Magnetic nanoparticles for the measurement of cell mechanics using force-induced remnant magnetization spectroscopy†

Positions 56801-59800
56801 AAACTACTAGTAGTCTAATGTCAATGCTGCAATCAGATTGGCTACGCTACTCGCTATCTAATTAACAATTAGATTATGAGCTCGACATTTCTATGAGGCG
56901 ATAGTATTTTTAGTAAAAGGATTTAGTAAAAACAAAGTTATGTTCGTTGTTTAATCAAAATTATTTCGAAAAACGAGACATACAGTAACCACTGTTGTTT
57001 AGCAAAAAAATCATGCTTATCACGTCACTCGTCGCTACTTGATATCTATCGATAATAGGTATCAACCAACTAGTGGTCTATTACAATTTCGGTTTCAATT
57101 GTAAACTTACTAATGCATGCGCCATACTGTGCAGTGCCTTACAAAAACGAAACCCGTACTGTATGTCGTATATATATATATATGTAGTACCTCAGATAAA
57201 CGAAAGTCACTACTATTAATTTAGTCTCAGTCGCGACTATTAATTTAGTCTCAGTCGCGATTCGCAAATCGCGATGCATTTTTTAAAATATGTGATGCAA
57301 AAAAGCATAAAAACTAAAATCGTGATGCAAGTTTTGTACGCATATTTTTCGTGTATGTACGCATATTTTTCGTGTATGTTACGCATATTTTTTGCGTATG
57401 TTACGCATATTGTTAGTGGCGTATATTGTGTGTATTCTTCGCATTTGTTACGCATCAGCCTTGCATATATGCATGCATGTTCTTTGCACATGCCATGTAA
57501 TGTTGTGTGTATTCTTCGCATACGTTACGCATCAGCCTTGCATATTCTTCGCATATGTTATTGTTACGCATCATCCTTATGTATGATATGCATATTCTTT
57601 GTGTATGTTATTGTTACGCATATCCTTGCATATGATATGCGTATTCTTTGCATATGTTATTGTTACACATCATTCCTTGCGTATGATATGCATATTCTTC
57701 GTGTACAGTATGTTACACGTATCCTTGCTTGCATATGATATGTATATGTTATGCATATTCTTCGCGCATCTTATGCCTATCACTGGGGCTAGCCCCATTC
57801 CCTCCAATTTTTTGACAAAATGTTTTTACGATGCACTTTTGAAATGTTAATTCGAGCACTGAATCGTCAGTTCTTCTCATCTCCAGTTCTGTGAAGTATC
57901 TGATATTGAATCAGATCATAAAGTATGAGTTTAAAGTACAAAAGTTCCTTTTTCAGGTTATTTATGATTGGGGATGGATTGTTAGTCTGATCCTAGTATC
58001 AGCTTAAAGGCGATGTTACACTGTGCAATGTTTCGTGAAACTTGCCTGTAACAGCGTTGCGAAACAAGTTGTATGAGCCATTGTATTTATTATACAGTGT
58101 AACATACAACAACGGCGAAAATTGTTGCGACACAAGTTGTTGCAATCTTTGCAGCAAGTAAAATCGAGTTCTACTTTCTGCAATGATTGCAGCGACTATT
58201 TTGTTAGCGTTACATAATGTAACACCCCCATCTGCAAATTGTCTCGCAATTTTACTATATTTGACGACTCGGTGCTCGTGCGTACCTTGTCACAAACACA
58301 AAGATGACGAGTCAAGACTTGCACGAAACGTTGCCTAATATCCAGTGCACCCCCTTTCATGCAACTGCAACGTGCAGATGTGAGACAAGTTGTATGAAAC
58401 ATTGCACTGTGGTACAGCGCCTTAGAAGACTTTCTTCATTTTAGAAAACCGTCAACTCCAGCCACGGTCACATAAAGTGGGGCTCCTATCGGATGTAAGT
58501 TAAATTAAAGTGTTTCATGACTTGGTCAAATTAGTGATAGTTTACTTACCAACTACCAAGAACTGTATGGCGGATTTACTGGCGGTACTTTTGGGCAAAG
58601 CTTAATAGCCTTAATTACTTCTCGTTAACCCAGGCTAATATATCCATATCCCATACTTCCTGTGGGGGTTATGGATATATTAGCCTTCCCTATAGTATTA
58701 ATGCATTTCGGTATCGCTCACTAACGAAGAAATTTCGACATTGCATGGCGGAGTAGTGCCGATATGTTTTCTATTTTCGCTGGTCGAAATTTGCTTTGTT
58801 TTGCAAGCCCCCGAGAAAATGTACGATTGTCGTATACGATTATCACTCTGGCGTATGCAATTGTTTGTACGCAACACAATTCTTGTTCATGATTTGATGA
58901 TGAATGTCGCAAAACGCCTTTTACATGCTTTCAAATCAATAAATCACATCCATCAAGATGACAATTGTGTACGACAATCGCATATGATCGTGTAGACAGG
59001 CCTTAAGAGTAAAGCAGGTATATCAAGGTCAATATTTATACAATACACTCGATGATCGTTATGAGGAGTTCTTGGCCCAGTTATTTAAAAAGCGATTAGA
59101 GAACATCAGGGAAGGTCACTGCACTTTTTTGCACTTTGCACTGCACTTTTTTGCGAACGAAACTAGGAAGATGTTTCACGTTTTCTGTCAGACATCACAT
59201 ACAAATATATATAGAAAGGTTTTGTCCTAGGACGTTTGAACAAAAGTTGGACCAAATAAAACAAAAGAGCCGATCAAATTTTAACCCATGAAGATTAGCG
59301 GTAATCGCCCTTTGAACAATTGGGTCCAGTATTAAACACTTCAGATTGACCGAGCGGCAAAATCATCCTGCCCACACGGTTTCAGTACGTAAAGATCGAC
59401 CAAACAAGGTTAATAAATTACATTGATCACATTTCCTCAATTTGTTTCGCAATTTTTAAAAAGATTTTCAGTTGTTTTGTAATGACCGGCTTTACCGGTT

Cell mechanics is a crucial indicator of cell function and health, controlling important biological activities such as cell adhesion, migration, and differentiation, wound healing, and tissue integrity. Particularly, the adhesion of cancer cells to the extracellular matrix significantly contributes to cancer progression and metastasis. Here we develop magnetic nanoparticle-based force-induced remnant magnetization spectroscopy (FIRMS) as a novel method to measure cell adhesion force. Before FIRMS experiments, interactions of magnetic nanoparticles (MNPs) with cells were investigated from a cell mechanics perspective. Subsequently adhesion force for three commonly used cancer cell lines was quantified by FIRMS. Our results indicated that the application of MNPs produced indistinguishable effects on cell viability and cell mechanical properties under experimental conditions for the FIRMS method. Then cell adhesion force was obtained, which provides force information on different cancer cell types. Our work demonstrates that MNP-based FIRMS can be applied to probe cell adhesion force and offer an alternate means for understanding cell mechanics.